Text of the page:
FIGS. 3A and 3B are diagrams showing the relationship between energy and density of states respectively for a quantum wire and a quantum box;

FIGS. 4A and 4B are diagrams explaining the problem of broadening of laser spectrum respectively in a conventional laser diode that uses quantum wires and in a conventional laser diode that uses quantum boxes;

FIGS. 5A and 5B are diagrams showing the construction of a planar laser diode according to a first embodiment of the present invention;

FIGS. 6A-6C are diagrams explaining the principle of the laser diode of the first embodiment;

FIGS. 7A and 7B are diagrams showing the construction of a planar laser diode according to a second embodiment of the present invention;

FIGS. 8A-8C are diagrams explaining the principle of the laser diode of the second embodiment; and

FIGS. 9A and 9B are diagrams showing the laser diode according to a third embodiment of the present invention.

DETAILED DESCRIPTION OF THE PREFERRED EMBODIMENTS

FIG. 5A shows the construction of a planar laser diode according to a first embodiment of the present invention, wherein those parts corresponding to the parts described previously are designated by the same reference numerals and the description thereof will be omitted.

In FIG. 5A, it will be noted that the laser diode has a structure similar to that of the conventional laser diode of FIG. 1, except that the active layer 4 is formed of quantum wires as indicated in FIG. 5B.

Referring to FIG. 5B, the active layer 4 includes a plurality of quantum wires 4a each extending vertically to the plane of FIG. 5B, wherein each quantum wire 4a is formed of undoped GaAs and has a lateral size W in a first direction and a thickness T in a second direction, wherein the sizes W and T are set smaller than the de Broglie wavelength of the carriers such that there appear discrete quantum levels in the quantum wires 4a. The quantum wires 4a are separated from each other in the active layer 4 by a barrier layer 4b of undoped AlGaAs, and the barrier layer 4b forms a potential well that confines the carriers in the quantum wires 4a.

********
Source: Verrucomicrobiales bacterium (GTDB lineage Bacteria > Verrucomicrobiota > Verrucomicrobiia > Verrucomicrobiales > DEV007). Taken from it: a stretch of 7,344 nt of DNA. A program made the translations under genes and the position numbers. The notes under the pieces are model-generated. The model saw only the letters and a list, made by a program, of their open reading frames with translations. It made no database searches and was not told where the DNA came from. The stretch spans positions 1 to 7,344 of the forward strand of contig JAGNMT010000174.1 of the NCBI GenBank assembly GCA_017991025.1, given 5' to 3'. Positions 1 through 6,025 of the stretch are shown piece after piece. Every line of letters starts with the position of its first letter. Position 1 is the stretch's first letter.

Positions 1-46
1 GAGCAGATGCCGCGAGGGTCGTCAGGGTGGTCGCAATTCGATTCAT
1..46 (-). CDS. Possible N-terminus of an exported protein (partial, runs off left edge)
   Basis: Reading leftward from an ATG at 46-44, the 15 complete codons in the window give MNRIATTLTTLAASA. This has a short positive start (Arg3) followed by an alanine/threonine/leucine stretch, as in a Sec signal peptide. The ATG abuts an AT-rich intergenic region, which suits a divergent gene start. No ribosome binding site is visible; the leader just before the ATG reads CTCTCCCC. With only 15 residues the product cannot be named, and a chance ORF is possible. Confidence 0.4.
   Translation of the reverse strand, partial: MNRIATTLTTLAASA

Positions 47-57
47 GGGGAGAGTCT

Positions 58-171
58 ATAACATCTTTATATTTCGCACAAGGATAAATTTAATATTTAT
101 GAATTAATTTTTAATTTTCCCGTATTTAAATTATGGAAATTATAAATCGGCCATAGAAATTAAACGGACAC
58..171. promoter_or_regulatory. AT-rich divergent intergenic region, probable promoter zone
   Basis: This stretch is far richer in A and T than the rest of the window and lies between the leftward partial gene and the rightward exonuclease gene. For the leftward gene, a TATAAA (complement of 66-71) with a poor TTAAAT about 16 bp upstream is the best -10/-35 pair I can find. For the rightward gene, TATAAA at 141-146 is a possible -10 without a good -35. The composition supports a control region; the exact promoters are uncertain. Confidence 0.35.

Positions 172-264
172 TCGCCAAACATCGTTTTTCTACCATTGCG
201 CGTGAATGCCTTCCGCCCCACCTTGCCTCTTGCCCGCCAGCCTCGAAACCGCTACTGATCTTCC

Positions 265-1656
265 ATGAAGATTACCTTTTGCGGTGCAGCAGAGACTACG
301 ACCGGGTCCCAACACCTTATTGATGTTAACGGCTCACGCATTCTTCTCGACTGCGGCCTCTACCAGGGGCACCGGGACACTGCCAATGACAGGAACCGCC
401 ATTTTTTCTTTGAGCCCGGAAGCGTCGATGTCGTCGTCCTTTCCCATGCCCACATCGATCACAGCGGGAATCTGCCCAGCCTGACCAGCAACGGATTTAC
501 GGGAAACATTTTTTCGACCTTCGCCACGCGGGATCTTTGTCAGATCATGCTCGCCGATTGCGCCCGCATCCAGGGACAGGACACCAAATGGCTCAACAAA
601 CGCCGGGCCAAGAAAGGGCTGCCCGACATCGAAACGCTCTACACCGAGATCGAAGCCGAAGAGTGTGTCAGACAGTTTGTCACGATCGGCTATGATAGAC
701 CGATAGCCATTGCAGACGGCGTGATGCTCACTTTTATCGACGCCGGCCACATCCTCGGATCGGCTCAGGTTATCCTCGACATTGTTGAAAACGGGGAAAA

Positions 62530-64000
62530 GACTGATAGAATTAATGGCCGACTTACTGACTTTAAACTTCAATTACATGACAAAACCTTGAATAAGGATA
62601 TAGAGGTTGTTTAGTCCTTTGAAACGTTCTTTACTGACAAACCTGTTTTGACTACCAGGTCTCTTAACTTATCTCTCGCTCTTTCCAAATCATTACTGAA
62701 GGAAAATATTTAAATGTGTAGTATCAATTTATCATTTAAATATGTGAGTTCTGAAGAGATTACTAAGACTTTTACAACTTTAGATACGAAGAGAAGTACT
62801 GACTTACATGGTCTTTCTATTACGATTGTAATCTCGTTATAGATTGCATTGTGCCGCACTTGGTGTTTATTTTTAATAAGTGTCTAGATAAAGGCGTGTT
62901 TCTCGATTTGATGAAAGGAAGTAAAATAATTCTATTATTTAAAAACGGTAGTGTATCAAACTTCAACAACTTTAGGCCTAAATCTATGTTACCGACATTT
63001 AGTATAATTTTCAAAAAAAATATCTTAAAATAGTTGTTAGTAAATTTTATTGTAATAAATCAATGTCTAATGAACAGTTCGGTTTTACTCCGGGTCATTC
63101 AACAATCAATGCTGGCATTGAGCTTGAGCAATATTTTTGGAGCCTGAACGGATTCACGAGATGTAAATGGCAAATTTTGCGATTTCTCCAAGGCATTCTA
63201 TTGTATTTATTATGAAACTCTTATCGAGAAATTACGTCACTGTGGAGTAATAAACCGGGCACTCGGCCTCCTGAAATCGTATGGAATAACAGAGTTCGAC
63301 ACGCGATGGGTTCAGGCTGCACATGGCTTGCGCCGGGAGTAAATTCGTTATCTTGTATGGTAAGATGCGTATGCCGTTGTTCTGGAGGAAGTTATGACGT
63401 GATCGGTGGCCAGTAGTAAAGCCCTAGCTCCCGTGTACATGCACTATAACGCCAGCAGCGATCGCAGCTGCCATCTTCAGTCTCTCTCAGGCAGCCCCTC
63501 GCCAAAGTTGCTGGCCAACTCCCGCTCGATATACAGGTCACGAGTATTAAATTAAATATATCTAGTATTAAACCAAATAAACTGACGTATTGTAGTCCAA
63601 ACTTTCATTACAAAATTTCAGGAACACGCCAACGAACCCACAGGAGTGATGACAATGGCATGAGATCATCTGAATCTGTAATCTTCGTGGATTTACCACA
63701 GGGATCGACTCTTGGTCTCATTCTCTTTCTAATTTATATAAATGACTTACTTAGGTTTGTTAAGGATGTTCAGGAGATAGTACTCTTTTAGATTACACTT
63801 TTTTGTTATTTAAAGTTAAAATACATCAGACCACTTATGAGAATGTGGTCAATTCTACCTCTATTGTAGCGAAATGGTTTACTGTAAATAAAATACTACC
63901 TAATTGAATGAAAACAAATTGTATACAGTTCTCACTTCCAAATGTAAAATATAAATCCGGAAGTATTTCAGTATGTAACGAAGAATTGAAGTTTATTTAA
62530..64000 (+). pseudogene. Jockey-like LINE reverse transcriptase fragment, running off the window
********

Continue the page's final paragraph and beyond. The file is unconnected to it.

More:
Generally, the quantum wires 4a shown in FIG. 5B are formed in the active layer by carrying out a two-dimensional growth of a GaAs layer on a stepped surface of the underlying cladding layer 2, wherein the stepped surface is obtained by using a so-called off-angle substrate in which the principal surface of the substrate is inclined with respect to the (100) surface with a predetermined angle of 1°-2°. By carrying a two-dimensional growth of an undoped AlGaAs layer from a step edge as indicated in FIG. 5B by an arrow a, followed by a further two-dimensional growth of an undoped GaAs layer as indicated by an arrow b, and by repeating such a process a number of times, one obtains the desired quantum wire structure shown in FIG. 5B.

In such a fabrication process, there is a tendency that the size W and the thickness T of the quantum wire 4a change variously due to the difficulty in controlling such a two-dimensional crystal growth exactly. As a result, there is a tendency that the size of the quantum well wires 4a changes variously within the same active layer 4, and the problem of broadening of the optical spectrum described with reference to FIG. 4A appears.

In order to eliminate the problem of broadening of the optical spectrum, the laser diode of the present embodiment reduces the distance d or d' between the quantum wires 4a, such that electrons and holes in a quantum wire can easily escape to another quantum wire having a lower quantum level. Typically, the distance d or d' is set smaller than 10 nm.

FIG. 6A shows such a "hopping" of the carriers between the quantum wires 4a schematically.

Referring to FIG. 6A, there are formed quantum wires 4a of various sizes, wherein the carriers cause a hopping from a quantum wire 4a to an adjacent quantum wire 4a of a larger size and hence of a lower quantum level, as a result of tunneling through the barrier layer 4b of AlGaAs.